Sunday, December 22, 2013

I'm Still Alive.

Hello, loved ones. There was a minor accident this week...

As Sister Glauser, Sister Anderson and I were hanging upside down from my bunk bed a few nights ago, (it's a nightly therapy ritual-- don't question us. We spend way too much time in our classrooms each day to even consider ourselves sane anymore) we somehow managed to all fall off of my bed. Don't worry, my head broke my fall. Glauser got a rug burn on her elbow and Anderson escaped unscathed. No missionaries were seriously injured-- but we did spend a solid half hour smashed between two beds with our arms and legs all tangled up and tears oozing from our eyeballs because it was just so dang funny. 
So, our little trio companionship got split up this week! I mean, that was kind of a sad moment. A new korean-speaking sister came into the MTC this week and Sister Hoffman was assigned to be her new companion. It's just Glauser and I now! (We think Hoffman was secretly relieved to be rid of us). BUT, all four of us share a room and Sister Hoffman is still in our district so we're with her all day anyways. Um. It's kind of a weird confusing thing to explain-- but whatever. 
Speaking of new missionaries, as a sisters training leader, I was expected to share my testimony in Korean with the new dongi (group) of Korean-speaking missionaries that came in this week. After we shared our testimonies, we had them try and guess how long we've been at the MTC. They thought I'd been here for six weeks already... Maybe my Korean is coming along better than I thought? Granted, I bore my testimony to a collection of individuals who don't speak Korean yet. I mean, for all they know, I was just muttering a bunch of random words in Korean, mashing them all together, and calling it my testimony. (For the record... that's not what happened.)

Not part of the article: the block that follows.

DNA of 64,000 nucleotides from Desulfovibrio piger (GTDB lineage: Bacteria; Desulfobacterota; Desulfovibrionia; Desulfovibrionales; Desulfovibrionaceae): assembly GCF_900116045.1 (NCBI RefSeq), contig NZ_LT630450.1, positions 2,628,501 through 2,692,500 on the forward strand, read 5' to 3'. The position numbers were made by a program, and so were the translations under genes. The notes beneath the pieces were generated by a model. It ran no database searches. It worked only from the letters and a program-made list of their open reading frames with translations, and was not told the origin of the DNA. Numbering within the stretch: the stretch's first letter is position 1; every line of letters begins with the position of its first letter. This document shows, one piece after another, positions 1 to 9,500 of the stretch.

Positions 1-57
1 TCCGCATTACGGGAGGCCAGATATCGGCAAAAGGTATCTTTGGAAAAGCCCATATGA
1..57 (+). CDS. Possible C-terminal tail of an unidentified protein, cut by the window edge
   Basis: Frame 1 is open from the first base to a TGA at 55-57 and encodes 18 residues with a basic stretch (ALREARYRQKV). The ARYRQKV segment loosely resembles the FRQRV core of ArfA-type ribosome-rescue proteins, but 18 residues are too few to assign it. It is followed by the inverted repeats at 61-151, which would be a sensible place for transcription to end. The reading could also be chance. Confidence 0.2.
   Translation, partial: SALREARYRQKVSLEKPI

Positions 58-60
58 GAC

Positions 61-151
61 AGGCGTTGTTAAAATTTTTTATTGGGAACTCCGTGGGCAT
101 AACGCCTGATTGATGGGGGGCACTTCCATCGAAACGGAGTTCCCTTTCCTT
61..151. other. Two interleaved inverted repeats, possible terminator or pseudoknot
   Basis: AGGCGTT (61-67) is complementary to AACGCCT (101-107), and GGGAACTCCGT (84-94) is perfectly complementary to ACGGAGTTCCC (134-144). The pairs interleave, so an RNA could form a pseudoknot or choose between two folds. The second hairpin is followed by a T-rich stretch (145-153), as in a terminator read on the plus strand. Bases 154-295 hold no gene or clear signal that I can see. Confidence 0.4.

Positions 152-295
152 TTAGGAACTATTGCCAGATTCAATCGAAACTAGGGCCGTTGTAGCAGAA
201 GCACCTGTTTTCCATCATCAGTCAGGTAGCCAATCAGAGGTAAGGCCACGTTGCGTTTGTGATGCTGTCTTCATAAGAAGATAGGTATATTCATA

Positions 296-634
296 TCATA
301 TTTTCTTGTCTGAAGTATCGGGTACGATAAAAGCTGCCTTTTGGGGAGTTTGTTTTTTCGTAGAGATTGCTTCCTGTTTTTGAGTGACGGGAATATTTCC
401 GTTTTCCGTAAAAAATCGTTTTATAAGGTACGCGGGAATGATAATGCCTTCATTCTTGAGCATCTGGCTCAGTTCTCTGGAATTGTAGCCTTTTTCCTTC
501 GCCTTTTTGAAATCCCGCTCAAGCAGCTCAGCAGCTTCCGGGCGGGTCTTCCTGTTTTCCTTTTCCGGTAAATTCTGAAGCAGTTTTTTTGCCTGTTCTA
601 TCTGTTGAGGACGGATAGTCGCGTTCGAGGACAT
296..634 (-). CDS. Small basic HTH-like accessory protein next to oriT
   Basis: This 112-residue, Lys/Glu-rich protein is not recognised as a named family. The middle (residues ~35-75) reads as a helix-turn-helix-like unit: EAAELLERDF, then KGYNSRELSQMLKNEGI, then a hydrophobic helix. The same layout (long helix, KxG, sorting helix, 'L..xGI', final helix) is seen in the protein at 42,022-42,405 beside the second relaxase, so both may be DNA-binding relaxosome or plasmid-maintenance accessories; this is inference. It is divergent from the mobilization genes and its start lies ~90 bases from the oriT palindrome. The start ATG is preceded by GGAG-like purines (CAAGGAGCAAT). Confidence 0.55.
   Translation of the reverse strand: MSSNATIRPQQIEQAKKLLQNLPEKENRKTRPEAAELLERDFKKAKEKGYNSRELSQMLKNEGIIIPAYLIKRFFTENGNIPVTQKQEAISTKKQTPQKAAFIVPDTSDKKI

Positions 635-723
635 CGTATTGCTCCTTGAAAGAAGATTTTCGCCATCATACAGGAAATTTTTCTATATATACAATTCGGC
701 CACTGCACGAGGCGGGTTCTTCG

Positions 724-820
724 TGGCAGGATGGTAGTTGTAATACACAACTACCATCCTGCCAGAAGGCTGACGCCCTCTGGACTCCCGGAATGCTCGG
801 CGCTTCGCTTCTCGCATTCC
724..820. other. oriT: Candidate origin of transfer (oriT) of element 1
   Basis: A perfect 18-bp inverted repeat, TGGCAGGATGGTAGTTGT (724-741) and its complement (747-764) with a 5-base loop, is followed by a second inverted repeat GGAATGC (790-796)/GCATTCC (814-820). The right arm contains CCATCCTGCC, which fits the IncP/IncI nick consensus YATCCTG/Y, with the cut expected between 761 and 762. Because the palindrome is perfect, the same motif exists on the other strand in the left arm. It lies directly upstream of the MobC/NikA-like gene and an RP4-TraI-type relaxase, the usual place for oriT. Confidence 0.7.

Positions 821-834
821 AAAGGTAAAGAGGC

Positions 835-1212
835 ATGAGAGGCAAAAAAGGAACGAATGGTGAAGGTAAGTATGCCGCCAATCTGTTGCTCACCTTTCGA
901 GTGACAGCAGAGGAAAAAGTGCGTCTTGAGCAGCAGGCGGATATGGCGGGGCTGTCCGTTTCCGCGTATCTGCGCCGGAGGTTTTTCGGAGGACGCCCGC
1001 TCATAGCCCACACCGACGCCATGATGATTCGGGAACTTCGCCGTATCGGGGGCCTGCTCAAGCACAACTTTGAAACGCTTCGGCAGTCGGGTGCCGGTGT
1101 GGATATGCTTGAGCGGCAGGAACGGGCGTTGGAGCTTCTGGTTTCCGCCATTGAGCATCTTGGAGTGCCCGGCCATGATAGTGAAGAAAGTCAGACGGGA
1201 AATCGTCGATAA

Our teacher, Brother McArthur, is no longer our teacher. That was a devastating "fun fact of the day." He informed us that he was going on a nine day vacation back home for Christmas and the next thing we know he's no longer teacher our class. Glauser and I were pretty upset about that-- it's still a sensitive topic for us. 
Glauser and I decided that we are basically a married couple. We came to this conclusion one night when the two of us found ourselves in adjacent bathroom stalls in the middle of the night because we had both consumed too much water during the course of the day. We get anxiety if we are ever separated during gym time and we answer personal questions for each other whenever others inquire such things of us. Our sense of humor is identical. And we're both ridiculously weird. We're practically married.
So, I finally whipped out Kallin's shirt today. I kept it in the bag forever because it smelled so good and I didn't want to defile the man perfume with my girl-stench. But alas, I gave in. And I ran down the halls of the residence exclaiming, "Attention, Sisters! I'm willing to hug you and be your temporary pretend boyfriend today because I smell amazing." Kallin, you're blessing the lives of sister missionaries with this shirt. Just saying.
The language has been eating my soul this week. That's probably the best way I could phrase that... the days are a roller coaster of "I totally understand!" moments and "Can I bash my head against this brick wall now? K thanks." moments. But no matter what, after hanging upside down from the bunk beds each night, I feel like life is going to be okay. Like I've said a hundred times, life as a missionary is so good. It ain't no walk in the park though... (it's more like a run in a hailstorm; it's exhilarating and exciting but sometimes it's kind of painful. But it's totally worth it. Everyone should try it out sometime, ya know what I mean?) Just kidding. But really, missions are the greatest.